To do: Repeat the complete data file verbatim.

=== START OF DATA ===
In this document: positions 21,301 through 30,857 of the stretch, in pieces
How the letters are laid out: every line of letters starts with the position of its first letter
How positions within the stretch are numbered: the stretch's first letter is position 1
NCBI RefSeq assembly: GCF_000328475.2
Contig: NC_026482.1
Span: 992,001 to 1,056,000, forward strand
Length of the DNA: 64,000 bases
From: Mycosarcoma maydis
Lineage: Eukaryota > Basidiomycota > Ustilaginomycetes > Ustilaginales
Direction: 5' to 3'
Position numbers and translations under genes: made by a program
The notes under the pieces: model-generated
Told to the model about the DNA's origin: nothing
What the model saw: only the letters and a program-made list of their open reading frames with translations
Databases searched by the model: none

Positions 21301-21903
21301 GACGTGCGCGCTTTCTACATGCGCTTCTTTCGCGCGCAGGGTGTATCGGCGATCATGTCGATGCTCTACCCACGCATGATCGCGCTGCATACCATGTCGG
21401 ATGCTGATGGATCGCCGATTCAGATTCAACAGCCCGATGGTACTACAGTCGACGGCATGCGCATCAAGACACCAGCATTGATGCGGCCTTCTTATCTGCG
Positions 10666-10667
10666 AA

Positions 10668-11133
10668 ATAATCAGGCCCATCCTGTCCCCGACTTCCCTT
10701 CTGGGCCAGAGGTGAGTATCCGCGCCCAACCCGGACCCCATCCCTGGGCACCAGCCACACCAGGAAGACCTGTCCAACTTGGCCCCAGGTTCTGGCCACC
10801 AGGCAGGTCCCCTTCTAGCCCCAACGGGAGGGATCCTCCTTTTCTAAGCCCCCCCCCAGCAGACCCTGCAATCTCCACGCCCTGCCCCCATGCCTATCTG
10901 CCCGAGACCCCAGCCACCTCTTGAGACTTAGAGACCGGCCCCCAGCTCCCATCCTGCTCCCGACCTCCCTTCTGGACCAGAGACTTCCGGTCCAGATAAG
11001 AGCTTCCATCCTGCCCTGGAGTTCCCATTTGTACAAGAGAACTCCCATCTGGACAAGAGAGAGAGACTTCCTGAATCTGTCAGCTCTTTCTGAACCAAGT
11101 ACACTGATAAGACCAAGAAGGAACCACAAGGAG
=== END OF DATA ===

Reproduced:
In this document: positions 21,301 through 30,857 of the stretch, in pieces
How the letters are laid out: every line of letters starts with the position of its first letter
How positions within the stretch are numbered: the stretch's first letter is position 1
NCBI RefSeq assembly: GCF_000328475.2
Contig: NC_026482.1
Span: 992,001 to 1,056,000, forward strand
Length of the DNA: 64,000 bases
From: Mycosarcoma maydis
Lineage: Eukaryota > Basidiomycota > Ustilaginomycetes > Ustilaginales
Direction: 5' to 3'
Position numbers and translations under genes: made by a program
The notes under the pieces: model-generated
Told to the model about the DNA's origin: nothing
What the model saw: only the letters and a program-made list of their open reading frames with translations
Databases searched by the model: none

Positions 21301-21903
21301 GACGTGCGCGCTTTCTACATGCGCTTCTTTCGCGCGCAGGGTGTATCGGCGATCATGTCGATGCTCTACCCACGCATGATCGCGCTGCATACCATGTCGG
21401 ATGCTGATGGATCGCCGATTCAGATTCAACAGCCCGATGGTACTACAGTCGACGGCATGCGCATCAAGACACCAGCATTGATGCGGCCTTCTTATCTGCG
Positions 10666-10667
10666 AA

Positions 10668-11133
10668 ATAATCAGGCCCATCCTGTCCCCGACTTCCCTT
10701 CTGGGCCAGAGGTGAGTATCCGCGCCCAACCCGGACCCCATCCCTGGGCACCAGCCACACCAGGAAGACCTGTCCAACTTGGCCCCAGGTTCTGGCCACC
10801 AGGCAGGTCCCCTTCTAGCCCCAACGGGAGGGATCCTCCTTTTCTAAGCCCCCCCCCAGCAGACCCTGCAATCTCCACGCCCTGCCCCCATGCCTATCTG
10901 CCCGAGACCCCAGCCACCTCTTGAGACTTAGAGACCGGCCCCCAGCTCCCATCCTGCTCCCGACCTCCCTTCTGGACCAGAGACTTCCGGTCCAGATAAG
11001 AGCTTCCATCCTGCCCTGGAGTTCCCATTTGTACAAGAGAACTCCCATCTGGACAAGAGAGAGAGACTTCCTGAATCTGTCAGCTCTTTCTGAACCAAGT
11101 ACACTGATAAGACCAAGAAGGAACCACAAGGAG